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Neutering for Cats

Neutering means surgically preventing cats from reproducing. In males, the operation is called castration and in females it’s called spaying.

With castration both testicles are removed which takes away the main source of the male hormone testosterone. With spaying, both the ovaries and the uterus are removed which means the female is unable to become pregnant.

Both operations are carried out under general anaesthetic. Every surgical procedure has some risk but modern techniques are very safe. Because it involves surgery, there will be some discomfort but cats are given drugs to control this and most of them are up and about just a few hours after they’ve had their operation.

We recommend neutering between five and six months and it’s quite safe to neuter older cats.

There are lots of reasons why neutering is a good idea.

For male cats:

For female cats:

For you:

For feline-kind:


What happens after the surgery?

Some people worry that their cat’s personality will change. This isn’t true but you might see a fall in certain behaviour – roaming, mounting, fighting or spraying urine.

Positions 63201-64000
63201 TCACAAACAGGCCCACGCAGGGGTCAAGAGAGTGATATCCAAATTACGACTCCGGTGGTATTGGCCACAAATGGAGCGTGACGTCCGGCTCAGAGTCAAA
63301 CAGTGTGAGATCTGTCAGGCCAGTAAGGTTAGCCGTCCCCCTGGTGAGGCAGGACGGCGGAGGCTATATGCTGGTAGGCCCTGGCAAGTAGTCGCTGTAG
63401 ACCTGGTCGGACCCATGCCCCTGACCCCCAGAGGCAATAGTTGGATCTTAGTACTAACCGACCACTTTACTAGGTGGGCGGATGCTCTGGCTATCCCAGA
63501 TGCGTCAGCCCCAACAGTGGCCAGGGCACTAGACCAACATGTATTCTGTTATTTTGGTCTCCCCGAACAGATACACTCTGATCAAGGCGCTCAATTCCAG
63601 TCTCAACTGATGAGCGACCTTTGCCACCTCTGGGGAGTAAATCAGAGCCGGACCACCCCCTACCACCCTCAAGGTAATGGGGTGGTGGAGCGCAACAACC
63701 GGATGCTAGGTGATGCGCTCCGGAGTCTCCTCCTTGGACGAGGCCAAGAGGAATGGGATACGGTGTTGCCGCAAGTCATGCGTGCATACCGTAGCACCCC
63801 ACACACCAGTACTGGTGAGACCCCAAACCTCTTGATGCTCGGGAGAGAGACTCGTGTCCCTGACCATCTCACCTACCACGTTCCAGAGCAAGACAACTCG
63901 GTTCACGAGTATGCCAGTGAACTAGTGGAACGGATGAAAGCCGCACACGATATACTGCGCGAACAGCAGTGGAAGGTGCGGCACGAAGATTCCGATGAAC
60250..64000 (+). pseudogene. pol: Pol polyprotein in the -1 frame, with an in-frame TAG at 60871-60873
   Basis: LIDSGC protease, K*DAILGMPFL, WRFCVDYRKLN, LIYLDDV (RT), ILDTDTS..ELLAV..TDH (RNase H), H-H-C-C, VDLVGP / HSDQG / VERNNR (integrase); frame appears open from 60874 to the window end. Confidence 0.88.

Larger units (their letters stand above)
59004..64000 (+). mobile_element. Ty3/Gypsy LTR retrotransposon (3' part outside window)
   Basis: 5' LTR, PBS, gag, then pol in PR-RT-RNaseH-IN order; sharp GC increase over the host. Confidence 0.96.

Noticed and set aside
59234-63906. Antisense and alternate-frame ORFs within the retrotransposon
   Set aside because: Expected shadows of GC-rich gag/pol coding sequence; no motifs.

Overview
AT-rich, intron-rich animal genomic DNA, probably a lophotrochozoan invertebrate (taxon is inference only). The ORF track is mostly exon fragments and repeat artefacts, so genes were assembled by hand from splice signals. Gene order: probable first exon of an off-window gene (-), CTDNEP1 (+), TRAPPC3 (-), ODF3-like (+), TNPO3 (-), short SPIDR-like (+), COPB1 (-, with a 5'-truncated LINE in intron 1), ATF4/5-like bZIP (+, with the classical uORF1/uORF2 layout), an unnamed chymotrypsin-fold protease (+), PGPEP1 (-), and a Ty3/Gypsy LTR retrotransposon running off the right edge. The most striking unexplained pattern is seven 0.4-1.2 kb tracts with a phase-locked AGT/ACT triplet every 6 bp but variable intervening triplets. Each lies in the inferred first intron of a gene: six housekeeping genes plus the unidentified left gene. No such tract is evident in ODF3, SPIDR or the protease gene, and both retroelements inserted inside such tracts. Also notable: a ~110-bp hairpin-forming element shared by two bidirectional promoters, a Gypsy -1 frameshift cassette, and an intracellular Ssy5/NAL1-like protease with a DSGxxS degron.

The operation itself is carried out as a day procedure. Your pet is admitted in the morning and the surgery is carried out during the morning. We monitor your pet’s recovery to ensure they come around well after the anaesthesia, and they are discharged during the evening clinic. Male cats don’t have any stitches, and are given a long-lasting painkiller on the day of the operation, so there is no need for a revisit unless you have any concerns. With female cats, there will be one or two stitches on her flank, so we will do a wound check two days after the operation, and remove the stitches after ten days.

People also worry that their pet will get fat. Neutered animals might have slightly lower food requirements so we recommend switching to food specifically designed for neutered cats after the operation.